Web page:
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Definition

Grand strategy selection matrix

Definition (1):

Grand strategy selection matrix is a four-cell guide to strategies based upon whether the business is (1) operating from a position of strength or weakness or (2) relying on its resources versus requiring acquiring resources by merger or acquisition.

Definition (2):

Grand strategy selection matrix is a popular tool for developing feasible strategies with the help of the SWOT Analysis, BCG Matrix, IE Matrix, and SPACE Matrix. It is also known as the grand strategy matrix. It is the instrument to create alternative and various strategies for the company. All organizations and divisions can be placed in one of the four strategy quadrants of this grand strategy matrix. This strategy matrix is developed in 2 dimensions: market growth and competitive position. Data required for placing SBUs (Strategic Business Units) in this matrix is got from the portfolio analysis. Grand strategy matrix gives feasible strategies for organizations that are listed in attractiveness’s sequential order in the matrix’s each quadrant.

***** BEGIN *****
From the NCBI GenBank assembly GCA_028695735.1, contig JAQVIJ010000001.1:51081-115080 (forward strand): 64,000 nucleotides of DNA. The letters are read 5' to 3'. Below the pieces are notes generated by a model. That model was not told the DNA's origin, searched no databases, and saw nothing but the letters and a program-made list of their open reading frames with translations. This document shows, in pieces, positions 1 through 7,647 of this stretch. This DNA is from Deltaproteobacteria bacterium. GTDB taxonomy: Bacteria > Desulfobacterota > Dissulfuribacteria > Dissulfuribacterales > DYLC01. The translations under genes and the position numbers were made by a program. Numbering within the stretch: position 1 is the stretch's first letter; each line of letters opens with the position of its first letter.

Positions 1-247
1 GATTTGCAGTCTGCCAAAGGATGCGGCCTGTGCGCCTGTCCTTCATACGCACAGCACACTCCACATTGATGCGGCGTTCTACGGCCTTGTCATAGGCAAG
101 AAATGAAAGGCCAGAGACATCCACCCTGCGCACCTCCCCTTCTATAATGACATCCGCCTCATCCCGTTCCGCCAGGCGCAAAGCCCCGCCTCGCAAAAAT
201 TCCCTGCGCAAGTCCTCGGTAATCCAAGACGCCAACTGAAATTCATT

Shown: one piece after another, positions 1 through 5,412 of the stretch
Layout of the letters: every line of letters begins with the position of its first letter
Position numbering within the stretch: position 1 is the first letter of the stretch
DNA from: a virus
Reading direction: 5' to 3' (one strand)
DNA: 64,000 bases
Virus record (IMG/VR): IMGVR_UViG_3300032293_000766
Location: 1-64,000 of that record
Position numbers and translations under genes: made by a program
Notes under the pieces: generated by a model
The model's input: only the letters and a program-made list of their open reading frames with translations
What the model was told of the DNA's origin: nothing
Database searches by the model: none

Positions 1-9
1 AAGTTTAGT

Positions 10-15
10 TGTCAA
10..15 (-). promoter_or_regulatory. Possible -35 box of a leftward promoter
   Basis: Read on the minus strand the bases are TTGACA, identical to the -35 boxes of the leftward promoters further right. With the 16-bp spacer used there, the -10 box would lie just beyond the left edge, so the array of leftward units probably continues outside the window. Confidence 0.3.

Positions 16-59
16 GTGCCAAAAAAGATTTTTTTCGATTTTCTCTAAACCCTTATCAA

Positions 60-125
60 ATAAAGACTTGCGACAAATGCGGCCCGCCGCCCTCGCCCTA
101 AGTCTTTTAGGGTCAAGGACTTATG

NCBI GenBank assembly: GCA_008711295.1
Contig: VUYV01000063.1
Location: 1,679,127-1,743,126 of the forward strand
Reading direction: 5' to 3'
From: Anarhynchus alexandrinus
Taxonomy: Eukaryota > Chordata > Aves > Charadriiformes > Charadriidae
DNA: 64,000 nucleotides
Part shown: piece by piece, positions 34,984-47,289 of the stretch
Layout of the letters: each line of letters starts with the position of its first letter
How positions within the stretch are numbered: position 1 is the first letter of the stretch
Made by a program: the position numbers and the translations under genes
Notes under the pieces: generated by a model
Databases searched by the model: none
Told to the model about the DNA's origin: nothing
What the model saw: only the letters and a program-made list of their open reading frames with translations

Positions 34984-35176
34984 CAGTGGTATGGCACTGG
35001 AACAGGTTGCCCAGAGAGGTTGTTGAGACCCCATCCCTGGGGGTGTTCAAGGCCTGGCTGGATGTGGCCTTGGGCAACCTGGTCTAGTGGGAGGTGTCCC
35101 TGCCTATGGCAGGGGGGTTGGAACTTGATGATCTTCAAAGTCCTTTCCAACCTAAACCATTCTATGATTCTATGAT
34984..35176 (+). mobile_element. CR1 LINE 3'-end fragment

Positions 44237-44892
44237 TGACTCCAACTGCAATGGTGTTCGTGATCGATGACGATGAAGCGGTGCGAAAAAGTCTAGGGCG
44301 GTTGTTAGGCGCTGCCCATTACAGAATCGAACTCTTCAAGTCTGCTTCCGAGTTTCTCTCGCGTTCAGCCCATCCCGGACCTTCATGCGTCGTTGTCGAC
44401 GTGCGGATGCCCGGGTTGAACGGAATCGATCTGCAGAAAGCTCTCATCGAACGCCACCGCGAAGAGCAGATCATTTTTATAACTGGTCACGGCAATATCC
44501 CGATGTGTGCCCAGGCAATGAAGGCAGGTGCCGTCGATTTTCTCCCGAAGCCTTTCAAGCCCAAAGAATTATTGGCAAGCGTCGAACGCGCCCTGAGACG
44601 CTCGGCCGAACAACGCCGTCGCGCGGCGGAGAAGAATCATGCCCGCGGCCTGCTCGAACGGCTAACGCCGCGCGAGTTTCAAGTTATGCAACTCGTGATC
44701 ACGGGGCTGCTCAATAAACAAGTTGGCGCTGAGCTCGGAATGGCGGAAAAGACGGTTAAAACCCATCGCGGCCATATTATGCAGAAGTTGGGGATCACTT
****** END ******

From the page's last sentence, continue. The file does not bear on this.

Definition (3):

The grand strategy selection matrix has become a powerful tool in developing alternative strategies for companies. Basically, this strategy matrix is based on 4 crucial elements:

  • Rapid Market Growth
  • Slow Market Growth
  • Strong Competitive Position
  • Weak Competitive Position
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